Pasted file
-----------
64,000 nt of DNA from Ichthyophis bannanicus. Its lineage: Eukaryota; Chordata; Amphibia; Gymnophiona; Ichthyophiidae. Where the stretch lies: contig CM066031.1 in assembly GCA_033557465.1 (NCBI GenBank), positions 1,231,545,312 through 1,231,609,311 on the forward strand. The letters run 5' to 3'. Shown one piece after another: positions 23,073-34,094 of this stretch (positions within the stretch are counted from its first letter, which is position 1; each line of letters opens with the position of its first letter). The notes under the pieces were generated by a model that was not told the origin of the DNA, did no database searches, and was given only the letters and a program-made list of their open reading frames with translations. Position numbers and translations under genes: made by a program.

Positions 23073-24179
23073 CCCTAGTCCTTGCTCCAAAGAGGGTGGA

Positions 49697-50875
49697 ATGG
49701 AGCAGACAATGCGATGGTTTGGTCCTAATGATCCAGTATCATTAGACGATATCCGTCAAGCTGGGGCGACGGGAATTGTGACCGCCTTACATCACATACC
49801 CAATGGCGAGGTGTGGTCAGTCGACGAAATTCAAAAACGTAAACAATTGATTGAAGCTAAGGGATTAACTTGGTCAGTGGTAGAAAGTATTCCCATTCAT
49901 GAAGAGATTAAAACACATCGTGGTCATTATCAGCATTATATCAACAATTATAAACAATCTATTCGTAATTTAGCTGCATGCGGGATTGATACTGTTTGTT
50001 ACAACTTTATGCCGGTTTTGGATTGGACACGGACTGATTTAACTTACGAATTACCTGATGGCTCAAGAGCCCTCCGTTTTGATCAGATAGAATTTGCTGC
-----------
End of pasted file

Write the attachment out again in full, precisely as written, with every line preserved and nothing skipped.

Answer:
64,000 nt of DNA from Ichthyophis bannanicus. Its lineage: Eukaryota; Chordata; Amphibia; Gymnophiona; Ichthyophiidae. Where the stretch lies: contig CM066031.1 in assembly GCA_033557465.1 (NCBI GenBank), positions 1,231,545,312 through 1,231,609,311 on the forward strand. The letters run 5' to 3'. Shown one piece after another: positions 23,073-34,094 of this stretch (positions within the stretch are counted from its first letter, which is position 1; each line of letters opens with the position of its first letter). The notes under the pieces were generated by a model that was not told the origin of the DNA, did no database searches, and was given only the letters and a program-made list of their open reading frames with translations. Position numbers and translations under genes: made by a program.

Positions 23073-24179
23073 CCCTAGTCCTTGCTCCAAAGAGGGTGGA

Positions 49697-50875
49697 ATGG
49701 AGCAGACAATGCGATGGTTTGGTCCTAATGATCCAGTATCATTAGACGATATCCGTCAAGCTGGGGCGACGGGAATTGTGACCGCCTTACATCACATACC
49801 CAATGGCGAGGTGTGGTCAGTCGACGAAATTCAAAAACGTAAACAATTGATTGAAGCTAAGGGATTAACTTGGTCAGTGGTAGAAAGTATTCCCATTCAT
49901 GAAGAGATTAAAACACATCGTGGTCATTATCAGCATTATATCAACAATTATAAACAATCTATTCGTAATTTAGCTGCATGCGGGATTGATACTGTTTGTT
50001 ACAACTTTATGCCGGTTTTGGATTGGACACGGACTGATTTAACTTACGAATTACCTGATGGCTCAAGAGCCCTCCGTTTTGATCAGATAGAATTTGCTGC